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Do EU VAT Rules affect Bitcoin? Not really

Avatar Guest Author 5 years ago

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With the new EU VAT legislation, which came into effect on 1 January 2015, the EU companies in the telecommunication, broadcasting or e-service field have to comply with new rules, which require companies selling e-services and goods within the EU to establish a proof of residence for their customers.

EU tax evasion on the microscope

The newly launched VAT regulations focus on the prevention of tax evasion. More specifically, they aim to eliminate the advantage of large corporations to locate their offices in EU countries with low VAT rates in order to supply their products within the EU at the lowest possible taxation. Last December, the European Commission asked all EU members to provide information on existing financial settlements with large multinationals in order to investigate which corporations fall under the 2010-2013 tax ruling, which controls tax evasion. So, the new EU VAT rules are no surprise.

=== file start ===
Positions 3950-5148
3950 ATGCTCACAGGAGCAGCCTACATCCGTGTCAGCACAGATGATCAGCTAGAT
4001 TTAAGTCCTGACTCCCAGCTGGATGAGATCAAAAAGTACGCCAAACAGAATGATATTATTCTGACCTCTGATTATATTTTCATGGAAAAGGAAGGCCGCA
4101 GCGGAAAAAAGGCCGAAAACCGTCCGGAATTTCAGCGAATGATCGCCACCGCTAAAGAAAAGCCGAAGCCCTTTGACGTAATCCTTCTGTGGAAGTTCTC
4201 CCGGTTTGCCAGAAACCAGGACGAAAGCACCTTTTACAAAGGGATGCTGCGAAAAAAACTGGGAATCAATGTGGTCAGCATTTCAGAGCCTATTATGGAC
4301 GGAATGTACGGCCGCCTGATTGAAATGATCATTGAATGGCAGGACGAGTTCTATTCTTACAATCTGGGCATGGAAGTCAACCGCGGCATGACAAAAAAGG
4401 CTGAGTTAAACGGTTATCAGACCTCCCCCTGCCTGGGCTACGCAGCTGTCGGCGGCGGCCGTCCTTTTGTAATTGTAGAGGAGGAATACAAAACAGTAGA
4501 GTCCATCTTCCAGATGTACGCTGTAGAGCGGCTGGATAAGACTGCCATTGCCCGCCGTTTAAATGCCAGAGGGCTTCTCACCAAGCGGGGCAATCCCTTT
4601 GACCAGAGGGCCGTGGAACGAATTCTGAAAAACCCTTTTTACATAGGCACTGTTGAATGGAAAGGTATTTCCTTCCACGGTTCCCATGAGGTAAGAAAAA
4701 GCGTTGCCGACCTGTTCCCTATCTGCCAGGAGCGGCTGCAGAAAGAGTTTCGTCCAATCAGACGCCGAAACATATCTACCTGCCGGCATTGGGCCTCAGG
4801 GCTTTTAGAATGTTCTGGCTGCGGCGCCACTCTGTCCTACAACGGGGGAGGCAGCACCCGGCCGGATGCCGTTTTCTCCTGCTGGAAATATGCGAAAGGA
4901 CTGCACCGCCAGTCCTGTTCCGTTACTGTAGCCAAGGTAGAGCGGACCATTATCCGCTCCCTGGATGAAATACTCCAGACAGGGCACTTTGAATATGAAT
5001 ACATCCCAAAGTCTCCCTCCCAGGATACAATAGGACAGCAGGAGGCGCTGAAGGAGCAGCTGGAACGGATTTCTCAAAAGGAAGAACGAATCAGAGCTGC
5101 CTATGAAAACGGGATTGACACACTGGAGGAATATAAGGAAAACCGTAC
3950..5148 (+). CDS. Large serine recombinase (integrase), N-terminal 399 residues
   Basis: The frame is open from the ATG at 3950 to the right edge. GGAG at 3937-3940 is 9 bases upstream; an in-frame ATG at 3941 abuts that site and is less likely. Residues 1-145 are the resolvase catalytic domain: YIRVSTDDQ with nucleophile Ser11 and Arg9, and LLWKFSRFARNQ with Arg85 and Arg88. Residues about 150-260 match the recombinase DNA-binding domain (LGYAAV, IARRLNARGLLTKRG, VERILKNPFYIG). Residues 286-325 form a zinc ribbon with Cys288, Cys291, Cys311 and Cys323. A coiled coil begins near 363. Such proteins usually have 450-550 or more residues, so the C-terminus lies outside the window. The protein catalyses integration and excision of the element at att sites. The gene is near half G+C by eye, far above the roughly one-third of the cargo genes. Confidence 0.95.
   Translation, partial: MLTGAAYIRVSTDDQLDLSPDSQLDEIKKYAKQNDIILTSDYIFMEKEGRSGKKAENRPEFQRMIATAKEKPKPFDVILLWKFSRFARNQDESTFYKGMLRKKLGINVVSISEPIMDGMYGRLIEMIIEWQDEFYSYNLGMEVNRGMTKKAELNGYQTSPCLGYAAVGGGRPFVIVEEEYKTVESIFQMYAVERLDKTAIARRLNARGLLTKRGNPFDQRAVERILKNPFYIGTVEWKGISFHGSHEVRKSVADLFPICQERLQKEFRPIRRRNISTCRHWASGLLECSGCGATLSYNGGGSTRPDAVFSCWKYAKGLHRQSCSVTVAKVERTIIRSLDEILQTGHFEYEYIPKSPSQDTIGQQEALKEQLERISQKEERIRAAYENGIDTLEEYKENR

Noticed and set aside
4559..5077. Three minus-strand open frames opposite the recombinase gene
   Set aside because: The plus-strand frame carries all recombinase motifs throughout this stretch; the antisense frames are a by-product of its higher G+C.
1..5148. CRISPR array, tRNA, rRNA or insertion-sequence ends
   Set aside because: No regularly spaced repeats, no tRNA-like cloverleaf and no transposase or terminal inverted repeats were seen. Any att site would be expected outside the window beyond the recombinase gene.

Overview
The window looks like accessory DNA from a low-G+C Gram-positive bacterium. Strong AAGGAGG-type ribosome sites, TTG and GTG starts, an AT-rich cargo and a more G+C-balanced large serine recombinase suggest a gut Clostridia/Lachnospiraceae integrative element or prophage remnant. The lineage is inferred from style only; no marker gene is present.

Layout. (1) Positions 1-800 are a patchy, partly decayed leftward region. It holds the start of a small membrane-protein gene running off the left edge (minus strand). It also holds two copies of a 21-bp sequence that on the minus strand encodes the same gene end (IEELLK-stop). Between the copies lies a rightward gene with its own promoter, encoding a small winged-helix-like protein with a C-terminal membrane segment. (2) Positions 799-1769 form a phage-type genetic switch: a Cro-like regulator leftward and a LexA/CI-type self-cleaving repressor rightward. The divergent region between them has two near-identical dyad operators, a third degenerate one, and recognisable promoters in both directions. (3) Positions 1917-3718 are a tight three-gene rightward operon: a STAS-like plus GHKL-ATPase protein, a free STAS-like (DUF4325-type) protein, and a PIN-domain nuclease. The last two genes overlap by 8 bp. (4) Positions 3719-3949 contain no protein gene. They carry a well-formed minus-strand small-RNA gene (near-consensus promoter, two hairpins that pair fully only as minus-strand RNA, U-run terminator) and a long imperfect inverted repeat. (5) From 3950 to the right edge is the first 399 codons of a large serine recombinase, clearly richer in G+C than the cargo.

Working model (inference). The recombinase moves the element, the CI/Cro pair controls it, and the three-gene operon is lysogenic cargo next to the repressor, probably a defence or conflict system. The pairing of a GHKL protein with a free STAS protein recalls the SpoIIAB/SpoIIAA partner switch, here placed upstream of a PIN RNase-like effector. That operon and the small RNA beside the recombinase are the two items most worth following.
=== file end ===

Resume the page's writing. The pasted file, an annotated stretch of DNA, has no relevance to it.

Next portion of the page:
Evidence of location

According to the EU explanatory notes on the EU VAT changes, multinationals both within and outside of the EU need to establish “evidence for the identification of the location of the customer.” In particular, in a summary of nine options, they ask for “bank details such as the location of the bank account used for payment or the billing address of the customer held by that bank;”

Bitcoin not really affected

Some believe that proof of residence could hurt the anonymity of the cryptocurrency. But, in fact, the Bitcoin won’t be affected. If customers want to pay with Bitcoins, they will use their IP address. Under the ruling of Judge Gary Brown of the U.S. District Court for the Eastern District of New York:

“An IP address provides only the location at which one of any number of computer devices may be deployed.”

And he adds that an IP address is not a proof of identity.

On the same page, European Commission spokesperson, Vanessa Mock, told CoinDesk that:

“After a customers’ country of residence has been established, using a potentially anonymous method of payment like Bitcoin shouldn’t pose a problem.”

So, this is good news for the anonymity of Bitcoin.

Images from http://www.freedigitalphotos.net/

Credit: taesmileland

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